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Proteins. 2004 Jun 1;55(4):962-76.

Superfamily active site templates.

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Department of Pharmaceutical Chemistry, University of California, Genentech Hall, 600 Sixteenth Street, San Francisco, CA 94143-2240, USA.


We show that three-dimensional signatures consisting of only a few functionally important residues can be diagnostic of membership in superfamilies of enzymes. Using the enolase superfamily as a model system, we demonstrate that such a signature, or template, can identify superfamily members in structural databases with high sensitivity and specificity. This is remarkable because superfamilies can be highly diverse, with members catalyzing many different overall reactions; the unifying principle can be a conserved partial reaction or chemical capability. Our definition of a superfamily thus hinges on the disposition of residues involved in a conserved function, rather than on fold similarity alone. A clear advantage of basing structure searches on such active site templates rather than on fold similarity is the specificity with which superfamilies with distinct functional characteristics can be identified within a large set of proteins with the same fold, such as the (beta/alpha)8 barrels. Preliminary results are presented for an additional group of enzymes with a different fold, the haloacid dehalogenase superfamily, suggesting that this approach may be generally useful for assigning reading frames of unknown function to specific superfamilies and thereby allowing inference of some of their functional properties.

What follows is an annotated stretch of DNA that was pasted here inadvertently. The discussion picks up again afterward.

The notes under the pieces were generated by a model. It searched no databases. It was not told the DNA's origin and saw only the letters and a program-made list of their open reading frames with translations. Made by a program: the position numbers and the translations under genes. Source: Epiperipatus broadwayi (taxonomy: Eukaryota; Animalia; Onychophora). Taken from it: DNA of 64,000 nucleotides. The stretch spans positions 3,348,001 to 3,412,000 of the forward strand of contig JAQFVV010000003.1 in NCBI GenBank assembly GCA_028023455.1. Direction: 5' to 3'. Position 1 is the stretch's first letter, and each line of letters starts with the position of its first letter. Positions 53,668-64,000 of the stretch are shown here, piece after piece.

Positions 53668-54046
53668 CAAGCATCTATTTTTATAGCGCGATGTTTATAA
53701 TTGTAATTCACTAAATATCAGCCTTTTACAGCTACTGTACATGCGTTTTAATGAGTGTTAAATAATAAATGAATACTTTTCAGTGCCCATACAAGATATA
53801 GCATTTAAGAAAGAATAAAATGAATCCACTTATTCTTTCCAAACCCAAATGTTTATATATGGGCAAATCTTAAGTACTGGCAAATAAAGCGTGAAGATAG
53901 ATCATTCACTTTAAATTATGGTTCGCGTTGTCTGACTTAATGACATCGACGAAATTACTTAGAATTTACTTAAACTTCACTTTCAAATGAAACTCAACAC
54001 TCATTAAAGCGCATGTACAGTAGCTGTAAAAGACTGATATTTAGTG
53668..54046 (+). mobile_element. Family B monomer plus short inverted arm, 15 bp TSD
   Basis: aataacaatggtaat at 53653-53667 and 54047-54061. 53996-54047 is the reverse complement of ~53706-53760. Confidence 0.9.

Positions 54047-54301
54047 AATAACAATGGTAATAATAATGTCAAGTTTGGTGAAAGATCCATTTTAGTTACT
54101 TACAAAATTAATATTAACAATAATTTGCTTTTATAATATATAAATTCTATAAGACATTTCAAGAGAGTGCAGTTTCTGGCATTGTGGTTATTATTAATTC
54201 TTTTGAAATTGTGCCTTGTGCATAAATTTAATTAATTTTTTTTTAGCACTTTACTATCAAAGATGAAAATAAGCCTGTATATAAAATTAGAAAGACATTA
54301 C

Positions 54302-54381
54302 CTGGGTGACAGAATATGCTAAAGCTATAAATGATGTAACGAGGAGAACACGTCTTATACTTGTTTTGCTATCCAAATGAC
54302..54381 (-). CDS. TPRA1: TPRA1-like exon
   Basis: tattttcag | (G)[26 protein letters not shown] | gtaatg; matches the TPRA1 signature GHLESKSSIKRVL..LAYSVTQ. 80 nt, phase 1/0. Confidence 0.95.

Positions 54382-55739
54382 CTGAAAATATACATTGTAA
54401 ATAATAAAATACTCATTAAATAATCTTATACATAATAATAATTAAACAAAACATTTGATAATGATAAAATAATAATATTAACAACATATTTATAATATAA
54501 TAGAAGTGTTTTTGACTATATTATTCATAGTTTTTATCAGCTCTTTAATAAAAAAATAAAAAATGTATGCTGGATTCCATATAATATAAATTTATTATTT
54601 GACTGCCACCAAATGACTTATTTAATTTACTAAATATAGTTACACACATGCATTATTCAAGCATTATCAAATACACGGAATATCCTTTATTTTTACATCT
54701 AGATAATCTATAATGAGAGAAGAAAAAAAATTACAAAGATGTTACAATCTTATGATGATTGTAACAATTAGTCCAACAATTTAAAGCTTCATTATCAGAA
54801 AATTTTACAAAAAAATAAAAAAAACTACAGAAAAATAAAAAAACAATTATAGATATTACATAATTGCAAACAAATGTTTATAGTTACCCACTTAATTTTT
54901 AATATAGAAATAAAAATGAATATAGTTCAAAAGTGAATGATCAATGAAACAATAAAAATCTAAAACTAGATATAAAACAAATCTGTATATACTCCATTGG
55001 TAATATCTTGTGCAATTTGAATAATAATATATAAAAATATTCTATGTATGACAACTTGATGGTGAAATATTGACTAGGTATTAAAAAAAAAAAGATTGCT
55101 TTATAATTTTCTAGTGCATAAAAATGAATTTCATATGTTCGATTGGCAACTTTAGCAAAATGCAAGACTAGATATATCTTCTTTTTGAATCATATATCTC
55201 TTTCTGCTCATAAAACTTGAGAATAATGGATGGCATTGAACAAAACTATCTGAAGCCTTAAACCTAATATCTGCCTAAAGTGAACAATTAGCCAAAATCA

[Indexed for MEDLINE]

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